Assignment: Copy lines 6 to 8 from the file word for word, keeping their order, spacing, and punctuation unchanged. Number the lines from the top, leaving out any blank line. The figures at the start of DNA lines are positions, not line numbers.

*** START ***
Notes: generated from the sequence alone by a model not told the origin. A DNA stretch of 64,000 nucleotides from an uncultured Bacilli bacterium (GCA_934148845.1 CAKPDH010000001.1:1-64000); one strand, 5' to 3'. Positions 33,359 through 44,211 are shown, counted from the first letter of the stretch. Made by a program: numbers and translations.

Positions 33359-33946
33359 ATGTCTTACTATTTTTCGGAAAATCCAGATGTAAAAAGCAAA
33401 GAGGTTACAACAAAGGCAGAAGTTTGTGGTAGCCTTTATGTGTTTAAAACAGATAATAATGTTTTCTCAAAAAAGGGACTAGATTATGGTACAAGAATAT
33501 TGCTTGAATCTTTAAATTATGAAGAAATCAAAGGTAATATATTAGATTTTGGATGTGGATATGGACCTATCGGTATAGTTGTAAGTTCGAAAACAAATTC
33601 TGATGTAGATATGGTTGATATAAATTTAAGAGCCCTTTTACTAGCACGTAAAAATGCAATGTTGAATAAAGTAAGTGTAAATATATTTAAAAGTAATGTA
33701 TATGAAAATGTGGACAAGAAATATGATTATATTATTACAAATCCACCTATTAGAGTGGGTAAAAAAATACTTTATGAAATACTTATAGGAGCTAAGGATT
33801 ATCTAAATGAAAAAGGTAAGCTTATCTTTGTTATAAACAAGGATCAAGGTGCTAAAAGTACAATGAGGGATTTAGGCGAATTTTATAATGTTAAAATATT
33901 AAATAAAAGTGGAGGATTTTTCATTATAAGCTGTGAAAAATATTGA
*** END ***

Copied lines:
33601 TGATGTAGATATGGTTGATATAAATTTAAGAGCCCTTTTACTAGCACGTAAAAATGCAATGTTGAATAAAGTAAGTGTAAATATATTTAAAAGTAATGTA
33701 TATGAAAATGTGGACAAGAAATATGATTATATTATTACAAATCCACCTATTAGAGTGGGTAAAAAAATACTTTATGAAATACTTATAGGAGCTAAGGATT
33801 ATCTAAATGAAAAAGGTAAGCTTATCTTTGTTATAAACAAGGATCAAGGTGCTAAAAGTACAATGAGGGATTTAGGCGAATTTTATAATGTTAAAATATT